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Flesh and Fire: Book One of the Vineart Wars
Laura Anne Gilman
Narrated by Anne Flosnik, unabridged
Tantor Media, 15 hours

Flesh and Fire: Book One of the Vineart Wars
Laura Anne Gilman
Laura Anne Gilman made her first professional fiction sale in 1994 to Amazing Stories. Since then, she has sold more than 20 short stories, written three non-fiction books for teenagers, and edited two anthologies. Shen also runs d.y.m.k. publications, an editorial company. Before that, she spent 15 years working in the trade publishing industry as an editor for Berkley Publishing Group and New American Library.

Laura Anne Gilman Website
ISFDB Bibliography
SF Site Review: Bring It On
SF Site Review: Staying Dead

Past Feature Reviews
A review by Amy Timco

In Flesh And Fire: Book One of The Vineart War, Laura Anne Gilman creates a fantasy story rich in characters and culture. Jerzy, a slave in the vineyards of a Master Vineart, finds himself suddenly taken as Master Malech's apprentice in the secrets arts of spellwine. In the Vin Lands, power is divided among three classes: the Vinearts, who make the spellwines but who are forbidden to hold political power; the lords, who purchase and use the spellwines to hold their lands; and the Washers, the religious institution that guards Sin-Washer's legacy and bears a definite resemblance to the Roman Catholic church. Usually an apprentice's training takes years of discipline, but Jerzy is forced to his limits early, as there are bigger events stirring in the world outside. Someone is sabotaging the scattered vineyards and kingdoms of the Vin Lands, and doing it with a magic that even the greatest Master Vineart has never seen.

I was fascinated by the religious mythology that details how the magic of grape and vine was established. There are echoes of Christian doctrines in the legend -- not least in the deity's title, Sin-Washer. And yet there are influences from Greek mythology as well, in the multiplicity of deities and how they relate to mankind. Everyone in the story appears to believe wholeheartedly in the gods and the legend of Sin-Washer, though their interpretations of his legacy vary. Gilman has given herself a good structure on which to build the characters' beliefs and motivations in future books.

Gilman's strong world-building skills are in full evidence in the mythology and cultures she depicts. She renders this complex society, with all its accepted traditions and practices, both believable and interesting. Sometimes it reminded me a little of Ursula K. Le Guin's Earthsea books, though Gilman's prose is not so elegant. There were a few phrases here and there that seemed out of place; for example, a highborn princess, speaking of sweet wine, states, "I am not a fan." It was just very modern and jarring. I also spotted a dangling modifier and some other small issues that could have been easily pruned away. They aren't big problems in themselves, but they did bother me occasionally.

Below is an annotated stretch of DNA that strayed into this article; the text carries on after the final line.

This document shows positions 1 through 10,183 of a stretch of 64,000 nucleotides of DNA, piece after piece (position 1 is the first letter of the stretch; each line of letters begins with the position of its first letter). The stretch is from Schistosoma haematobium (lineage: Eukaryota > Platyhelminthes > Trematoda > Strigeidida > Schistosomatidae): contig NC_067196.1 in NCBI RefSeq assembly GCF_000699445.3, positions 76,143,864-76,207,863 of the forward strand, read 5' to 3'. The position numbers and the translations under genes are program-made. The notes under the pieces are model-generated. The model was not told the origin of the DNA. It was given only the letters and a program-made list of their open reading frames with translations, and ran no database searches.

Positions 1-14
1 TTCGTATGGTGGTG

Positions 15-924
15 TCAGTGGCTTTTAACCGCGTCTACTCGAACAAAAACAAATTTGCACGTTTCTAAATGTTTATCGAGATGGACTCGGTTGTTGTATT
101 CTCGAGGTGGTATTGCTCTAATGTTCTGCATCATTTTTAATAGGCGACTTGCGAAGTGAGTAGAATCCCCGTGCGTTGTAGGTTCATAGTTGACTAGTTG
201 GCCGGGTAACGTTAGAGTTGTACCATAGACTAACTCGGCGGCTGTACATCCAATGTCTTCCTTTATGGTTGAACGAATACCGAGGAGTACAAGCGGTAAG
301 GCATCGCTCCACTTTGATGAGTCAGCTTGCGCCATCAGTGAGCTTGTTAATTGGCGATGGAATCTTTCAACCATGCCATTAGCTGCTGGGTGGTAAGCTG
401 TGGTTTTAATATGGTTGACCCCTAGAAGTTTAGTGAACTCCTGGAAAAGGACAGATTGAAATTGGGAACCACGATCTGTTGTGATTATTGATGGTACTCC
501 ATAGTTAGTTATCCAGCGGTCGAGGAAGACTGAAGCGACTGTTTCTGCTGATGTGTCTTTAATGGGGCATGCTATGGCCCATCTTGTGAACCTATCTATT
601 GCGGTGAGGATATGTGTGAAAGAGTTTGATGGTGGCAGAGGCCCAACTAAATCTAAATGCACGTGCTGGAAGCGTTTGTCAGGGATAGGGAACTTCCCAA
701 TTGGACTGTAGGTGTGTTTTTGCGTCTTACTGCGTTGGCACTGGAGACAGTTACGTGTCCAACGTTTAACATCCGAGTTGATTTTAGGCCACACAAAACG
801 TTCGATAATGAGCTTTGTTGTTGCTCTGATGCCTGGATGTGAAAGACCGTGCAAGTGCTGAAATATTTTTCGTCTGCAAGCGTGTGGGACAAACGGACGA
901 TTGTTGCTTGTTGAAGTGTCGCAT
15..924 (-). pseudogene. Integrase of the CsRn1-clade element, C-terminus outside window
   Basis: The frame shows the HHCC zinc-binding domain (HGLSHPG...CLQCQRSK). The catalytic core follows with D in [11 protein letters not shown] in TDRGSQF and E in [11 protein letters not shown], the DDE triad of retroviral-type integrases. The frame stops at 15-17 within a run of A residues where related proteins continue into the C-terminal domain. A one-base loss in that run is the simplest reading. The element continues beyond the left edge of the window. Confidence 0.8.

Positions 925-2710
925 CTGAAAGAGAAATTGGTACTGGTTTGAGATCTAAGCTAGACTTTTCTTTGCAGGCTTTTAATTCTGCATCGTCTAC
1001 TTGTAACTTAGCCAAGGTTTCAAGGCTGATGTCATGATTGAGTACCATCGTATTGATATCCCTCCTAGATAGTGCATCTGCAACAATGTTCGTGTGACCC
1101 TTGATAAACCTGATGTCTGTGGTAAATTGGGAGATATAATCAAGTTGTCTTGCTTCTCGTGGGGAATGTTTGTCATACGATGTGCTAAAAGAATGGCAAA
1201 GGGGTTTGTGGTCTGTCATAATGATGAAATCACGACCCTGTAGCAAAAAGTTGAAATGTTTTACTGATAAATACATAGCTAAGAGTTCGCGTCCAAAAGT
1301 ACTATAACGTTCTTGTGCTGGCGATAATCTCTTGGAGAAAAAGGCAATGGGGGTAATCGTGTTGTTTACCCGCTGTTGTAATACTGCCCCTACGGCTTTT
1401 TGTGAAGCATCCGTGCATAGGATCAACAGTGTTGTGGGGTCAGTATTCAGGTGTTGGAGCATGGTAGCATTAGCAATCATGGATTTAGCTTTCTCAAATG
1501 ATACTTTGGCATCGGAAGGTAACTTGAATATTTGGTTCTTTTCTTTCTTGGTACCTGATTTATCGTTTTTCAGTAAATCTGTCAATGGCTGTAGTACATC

I found the reader, Anne Flosnik, to be an acquired taste that I never fully acquired. She has a trick of lingering on the last syllable of a word at the end of a sentence or paragraph, which is certainly effective dramatically but that I found somewhat overdone. It works very well in the "action" scenes, but less so in the general narrative. However, I can understand how many listeners would enjoy her interpretation, and she has even won an award or two for her narrative work. I would advise anyone new to her reading to listen to some samples first (there are some clips of Flosnik's reading on Tantor Media's web site). This audiobook, published by Tantor Media in 2009, is unabridged and runs 15 hours.

Despite its small flaws and my less-than-glowing opinion of Flosnik's reading, I enjoyed this story quite a bit. It's been awhile since an author has really grabbed my attention with an original and compelling fantasy world as Gilman has done with Flesh and Fire. I will be looking for the rest of the series as it is published, and recommend it to fantasy fans looking for something a little different.

Copyright © 2010 Amy Timco

Amy Timco is a voracious reader, avid reviewer, incorrigible booksale bum, and happy wife.  In addition to these absorbing pursuits, she also manages to be a freelance editor. (Yes, she is the grammar snob about whom your mother warned you!) You may visit her website at

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